I'm coming down the home track with my colors - only 7 more to go. It looks like when I make all the mixtures on the color wheel, I will end up with 68 colors in 8 values each, making 544 color options! There are vibrant colors, subdued colors, primitive colors, country colors, modern colors, all the result of various combinations of my three main dye formulas. I am so excited that this experiment is working out so well. And that it is a simple process no more difficult than mixing paints on a palette.

In the meantime I have discovered that the colors are falling into twelve color families, which will take the guessing out color planning for my rugs! I can't wait to continue hooking my palette rugs - the Kirby Hooking Circle's Celestial Challenge will be my next.

Camera battery is recharging

I've been taking so many pictures of my woolens lately, that my camera battery died this afternoon just as I was going to take a picture of the two latest wools I dyed. So tomorrow I'll post them and the two I worked on creating today. So check back tomorrow if you want to see pictures.

Also, I got tired of hand sewing my labels on. So I bought this niffy label gun that shoots plastic t-pins through the layers. It creates very secure labels, and is quite a bit quicker than hand sewing, except when it doesn't work and shoots big holes in my labels!

Dyeing on Mother's Day?!

Happy Mother's Day to all the mothers out there!

We are enjoying our AC. Good to have it back and better. We are thrilled that we have gone GREEN. Our AC, thanks to President Obama, will get us a $1500 tax credit this year because it is a 16 SEER energy efficient unit that doesn't use freon. So we aren't hurting the ozone anymore, and since our old unit was only a 10 SEER and thirty years old, we are going to be using about 1/2 the power to run heat and air. For those of you in the north (and I used to be one of you), AC in Houston is like heat in Michigan or Ontario. I always thought of AC as a not-so-necessary luxury because I never lived in a hot climate before until moving to Houston. Now I know different. A week without air in May is barely bearable. In July and August, well, heat exhaustion and heat stroke would be a serious threat.

My garage dye kitchen is working well. Four more colors produced this weekend: Spanish Moss 140; Mackinaw Lilac (MY FAVORITE SO FAR) 133; Pink Iris 134; and Rosehip (named by Alexander) 145.

I have also been working on creating Kinship Color Palette Collections, to take the guess work out of color planning for rugs. I'm having SO much fun.

I want to also mention that my sister Tiffany is on this same adventure with me. She is dyeing her entire palette too. It is great to compare notes daily, to see how our different primaries are effecting the color mixing process.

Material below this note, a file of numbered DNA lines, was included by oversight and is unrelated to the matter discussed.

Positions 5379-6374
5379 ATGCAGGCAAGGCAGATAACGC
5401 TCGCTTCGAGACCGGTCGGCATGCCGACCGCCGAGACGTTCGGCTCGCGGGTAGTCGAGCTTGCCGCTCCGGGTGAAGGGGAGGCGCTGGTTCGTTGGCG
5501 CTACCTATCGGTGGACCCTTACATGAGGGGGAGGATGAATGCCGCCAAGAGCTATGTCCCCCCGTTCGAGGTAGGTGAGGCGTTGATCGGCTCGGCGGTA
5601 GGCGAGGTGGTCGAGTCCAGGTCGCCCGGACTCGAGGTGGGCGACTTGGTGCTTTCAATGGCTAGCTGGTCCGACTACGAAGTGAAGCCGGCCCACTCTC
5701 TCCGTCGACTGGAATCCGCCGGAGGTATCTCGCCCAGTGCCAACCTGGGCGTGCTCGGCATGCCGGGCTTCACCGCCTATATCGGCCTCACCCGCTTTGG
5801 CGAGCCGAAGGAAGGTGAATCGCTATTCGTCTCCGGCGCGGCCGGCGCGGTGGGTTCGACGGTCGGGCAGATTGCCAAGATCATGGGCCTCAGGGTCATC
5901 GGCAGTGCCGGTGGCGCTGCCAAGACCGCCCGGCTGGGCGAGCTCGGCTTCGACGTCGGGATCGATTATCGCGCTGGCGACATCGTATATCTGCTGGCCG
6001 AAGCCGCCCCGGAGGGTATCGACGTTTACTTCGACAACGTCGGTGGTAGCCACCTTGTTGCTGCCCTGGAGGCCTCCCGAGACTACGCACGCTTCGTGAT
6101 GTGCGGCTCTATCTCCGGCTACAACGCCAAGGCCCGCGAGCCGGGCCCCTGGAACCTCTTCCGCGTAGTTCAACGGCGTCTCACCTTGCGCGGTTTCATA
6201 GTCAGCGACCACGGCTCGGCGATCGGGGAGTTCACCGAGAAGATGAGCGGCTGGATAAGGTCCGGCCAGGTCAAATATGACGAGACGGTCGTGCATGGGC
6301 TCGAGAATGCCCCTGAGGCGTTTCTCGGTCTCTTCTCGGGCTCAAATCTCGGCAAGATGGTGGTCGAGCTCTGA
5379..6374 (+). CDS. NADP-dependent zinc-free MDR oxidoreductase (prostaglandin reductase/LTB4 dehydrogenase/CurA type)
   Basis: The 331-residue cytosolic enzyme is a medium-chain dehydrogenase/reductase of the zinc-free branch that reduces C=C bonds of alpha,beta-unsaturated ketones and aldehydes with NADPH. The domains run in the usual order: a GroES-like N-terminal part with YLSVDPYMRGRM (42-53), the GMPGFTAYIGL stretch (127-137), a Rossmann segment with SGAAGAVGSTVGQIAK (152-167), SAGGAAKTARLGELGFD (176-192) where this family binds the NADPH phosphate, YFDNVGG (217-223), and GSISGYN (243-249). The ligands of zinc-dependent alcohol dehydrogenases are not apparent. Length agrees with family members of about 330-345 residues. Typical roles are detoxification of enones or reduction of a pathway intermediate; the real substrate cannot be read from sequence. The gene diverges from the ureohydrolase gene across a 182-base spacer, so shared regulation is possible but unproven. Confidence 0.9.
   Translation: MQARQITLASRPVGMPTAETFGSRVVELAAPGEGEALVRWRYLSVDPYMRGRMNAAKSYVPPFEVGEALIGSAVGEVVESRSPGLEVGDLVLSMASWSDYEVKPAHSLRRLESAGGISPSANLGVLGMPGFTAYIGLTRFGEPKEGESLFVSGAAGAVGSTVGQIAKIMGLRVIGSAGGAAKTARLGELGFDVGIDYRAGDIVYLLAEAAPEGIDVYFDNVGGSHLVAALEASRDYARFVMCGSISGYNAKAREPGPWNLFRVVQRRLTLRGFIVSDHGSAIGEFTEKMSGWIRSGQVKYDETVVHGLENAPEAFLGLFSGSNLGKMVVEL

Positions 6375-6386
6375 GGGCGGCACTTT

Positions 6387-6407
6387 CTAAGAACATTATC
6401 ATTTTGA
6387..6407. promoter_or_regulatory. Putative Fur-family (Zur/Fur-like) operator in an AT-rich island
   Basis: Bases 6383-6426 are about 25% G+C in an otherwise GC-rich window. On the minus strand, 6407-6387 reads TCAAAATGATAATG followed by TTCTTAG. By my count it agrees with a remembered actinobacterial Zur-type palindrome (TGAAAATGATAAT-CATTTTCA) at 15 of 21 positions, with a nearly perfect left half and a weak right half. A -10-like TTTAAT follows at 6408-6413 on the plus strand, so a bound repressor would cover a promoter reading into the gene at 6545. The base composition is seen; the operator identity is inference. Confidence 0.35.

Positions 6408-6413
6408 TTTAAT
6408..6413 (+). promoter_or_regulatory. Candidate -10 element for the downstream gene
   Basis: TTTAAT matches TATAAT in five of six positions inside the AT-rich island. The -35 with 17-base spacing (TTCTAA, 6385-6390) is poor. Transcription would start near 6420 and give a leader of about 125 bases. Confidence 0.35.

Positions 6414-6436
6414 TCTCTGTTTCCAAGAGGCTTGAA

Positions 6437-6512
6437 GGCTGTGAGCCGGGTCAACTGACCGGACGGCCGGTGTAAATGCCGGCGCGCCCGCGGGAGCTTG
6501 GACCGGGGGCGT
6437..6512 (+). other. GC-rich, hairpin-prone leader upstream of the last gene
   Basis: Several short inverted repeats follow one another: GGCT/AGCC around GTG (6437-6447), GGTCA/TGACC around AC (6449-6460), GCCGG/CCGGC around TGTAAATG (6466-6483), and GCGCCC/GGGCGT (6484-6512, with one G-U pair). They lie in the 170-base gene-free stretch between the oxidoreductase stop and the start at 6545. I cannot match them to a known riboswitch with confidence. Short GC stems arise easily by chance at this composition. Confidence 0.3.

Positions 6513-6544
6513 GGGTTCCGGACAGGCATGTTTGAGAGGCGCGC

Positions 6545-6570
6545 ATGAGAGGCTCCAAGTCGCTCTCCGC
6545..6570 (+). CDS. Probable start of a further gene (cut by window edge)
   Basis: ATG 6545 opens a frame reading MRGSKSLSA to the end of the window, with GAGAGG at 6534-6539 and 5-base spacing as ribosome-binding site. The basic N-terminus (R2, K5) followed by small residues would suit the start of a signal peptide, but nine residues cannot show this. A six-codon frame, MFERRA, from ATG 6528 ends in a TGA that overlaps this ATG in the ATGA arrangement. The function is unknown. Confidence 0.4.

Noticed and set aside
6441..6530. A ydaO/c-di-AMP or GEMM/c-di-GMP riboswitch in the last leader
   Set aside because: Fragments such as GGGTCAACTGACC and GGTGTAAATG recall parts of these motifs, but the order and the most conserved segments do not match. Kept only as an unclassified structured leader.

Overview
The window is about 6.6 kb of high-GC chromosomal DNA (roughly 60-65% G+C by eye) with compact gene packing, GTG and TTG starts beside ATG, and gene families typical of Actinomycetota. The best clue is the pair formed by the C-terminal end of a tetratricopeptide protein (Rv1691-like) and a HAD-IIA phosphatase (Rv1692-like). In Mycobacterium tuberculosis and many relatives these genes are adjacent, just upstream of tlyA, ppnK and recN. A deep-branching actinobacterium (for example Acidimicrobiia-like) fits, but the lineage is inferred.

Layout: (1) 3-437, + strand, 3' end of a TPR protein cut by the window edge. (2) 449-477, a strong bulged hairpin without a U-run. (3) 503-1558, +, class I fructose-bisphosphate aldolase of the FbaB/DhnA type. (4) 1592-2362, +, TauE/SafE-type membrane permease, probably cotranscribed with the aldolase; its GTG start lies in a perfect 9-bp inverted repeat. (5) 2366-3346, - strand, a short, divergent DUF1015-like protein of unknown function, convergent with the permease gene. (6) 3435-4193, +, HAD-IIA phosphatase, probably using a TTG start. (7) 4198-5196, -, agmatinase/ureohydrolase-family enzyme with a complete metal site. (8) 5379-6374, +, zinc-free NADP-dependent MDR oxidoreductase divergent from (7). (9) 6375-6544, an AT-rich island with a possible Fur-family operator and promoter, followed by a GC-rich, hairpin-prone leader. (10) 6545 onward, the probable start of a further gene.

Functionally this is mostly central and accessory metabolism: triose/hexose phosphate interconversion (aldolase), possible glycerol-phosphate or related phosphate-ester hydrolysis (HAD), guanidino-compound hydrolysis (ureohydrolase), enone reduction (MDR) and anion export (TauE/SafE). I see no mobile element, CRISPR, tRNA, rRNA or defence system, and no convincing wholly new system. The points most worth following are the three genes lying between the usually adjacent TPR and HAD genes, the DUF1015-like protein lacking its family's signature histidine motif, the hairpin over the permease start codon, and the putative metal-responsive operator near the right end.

All of this I am working into a book called The Wool Palette which I hope to have available in hard cover and paperback by midsummer.

Black and black

It really is true that not all blacks are the same. Artists who paint usually don't buy black tubes of paint because the black in the tube was created by mixing a bunch of colors together, colors that the artist may not have on her palette already. So artists create their own black by mixing their own colors on their palette together until a beautiful black emerges.

Rug hookers face a real dilemma when it comes to black. Last year when I was hooking the black background around Saint Nicholas, it looked awful. It was the wrong black. I resolved the problem by taking the black wool and overdyeing it with the dyes I had used on the wool for the rest of the santa. It worked! When I hooked it in, it was perfect.

Our eyes are that keen. The color of black matters. So now all my black wool is hand processed with the same dyes I use in creating my palette wools. The picture shows it all. The bottom is the black wool I started with. The top is the rich antique black that came out of my dye pot!

3 new colors

Sorry I haven't been posting much the last few days. But I have been dealing with a broken air conditioner and the knowledge that the whole heating and cooling system in our home needs to be replaced. So I have been spending time getting estimates and settled on Sears after having a home consultant come out yesterday. I have been dyeing in between estimates, since the mornings have been especially nice here in Houston. I have flung open my doors and let in the cool morning air while my dye pots have been simmering on the stove. I have three more colors to post today, and two more in the pot. I don't know if I will dye more today or tomorrow because I have to finish my final grading by Friday. At the moment, I have 41 of my 54 kinship palette colors created.

Pictured here (bottom to top): Fruited Raisin 151 (blue-green and purple-red), Conch Shell 142 (yellow-green and purple), and Black Orchid 146 (red-orange and blue).